Reading Who killed Google Reader?, I was struck by this:
I was familiar with using RSS readers under Windows from before I switched to MacOS X and grew to love NetNewsWire, but I never found NetNewsWire complicated.1 Far from it. Brent Simmons did a hell of a job of making it easy to maintain and follow a local collection of feeds, even back in those days when using dial-up Internet connections was the norm.
But then, I built many of my online habits around a cycle of going online so my Usenet client could refresh its news group subscriptions list, then while offline selecting those threads I wanted to read that hadn’t already been flagged by my Usenet client automatically2 before going back online to grab the rest of what I wanted to read and possibly composing the occasional reply, so I was happy to bask in the ease of use of a nice GUI client at the price of jumping online and off again.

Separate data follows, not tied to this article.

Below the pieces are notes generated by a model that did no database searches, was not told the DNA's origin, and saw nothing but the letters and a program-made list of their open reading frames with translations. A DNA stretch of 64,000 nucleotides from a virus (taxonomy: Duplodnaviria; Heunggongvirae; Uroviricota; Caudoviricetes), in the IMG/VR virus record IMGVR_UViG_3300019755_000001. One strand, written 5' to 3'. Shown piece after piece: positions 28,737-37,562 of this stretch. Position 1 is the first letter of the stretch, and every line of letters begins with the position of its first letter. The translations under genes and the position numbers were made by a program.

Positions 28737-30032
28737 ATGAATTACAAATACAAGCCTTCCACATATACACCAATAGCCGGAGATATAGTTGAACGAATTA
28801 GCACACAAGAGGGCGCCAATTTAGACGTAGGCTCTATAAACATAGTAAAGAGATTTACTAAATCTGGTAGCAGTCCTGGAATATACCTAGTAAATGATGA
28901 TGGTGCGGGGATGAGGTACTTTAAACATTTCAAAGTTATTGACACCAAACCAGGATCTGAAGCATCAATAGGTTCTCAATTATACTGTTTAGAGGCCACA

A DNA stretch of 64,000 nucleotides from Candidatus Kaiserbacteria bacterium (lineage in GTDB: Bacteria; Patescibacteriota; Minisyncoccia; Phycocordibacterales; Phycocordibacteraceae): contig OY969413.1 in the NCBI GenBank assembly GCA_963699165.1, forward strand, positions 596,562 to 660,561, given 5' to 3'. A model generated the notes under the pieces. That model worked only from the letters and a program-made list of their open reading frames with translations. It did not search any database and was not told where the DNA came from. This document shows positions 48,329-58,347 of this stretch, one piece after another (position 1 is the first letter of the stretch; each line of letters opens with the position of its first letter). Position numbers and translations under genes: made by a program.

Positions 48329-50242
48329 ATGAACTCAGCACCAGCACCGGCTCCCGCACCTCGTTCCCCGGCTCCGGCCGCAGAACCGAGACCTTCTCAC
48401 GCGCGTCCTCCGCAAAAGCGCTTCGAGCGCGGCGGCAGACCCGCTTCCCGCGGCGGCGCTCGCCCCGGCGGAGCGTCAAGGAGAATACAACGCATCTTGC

All of which, I guess, makes me one of those nerds.3
I did try Google Reader, but for me it didn’t accomplish anything I wasn’t already getting done by other means.↩︎
In my Windows days I was using Forté’s Agent NNTP client to read Usenet, all the while wishing for score files but realising that I valued the GUI approach of Agent more highly than I did the prospect of running a more full-featured and mature NNTP client in a command line.↩︎
More accurately, it reminds me that I’m an old nerd.↩︎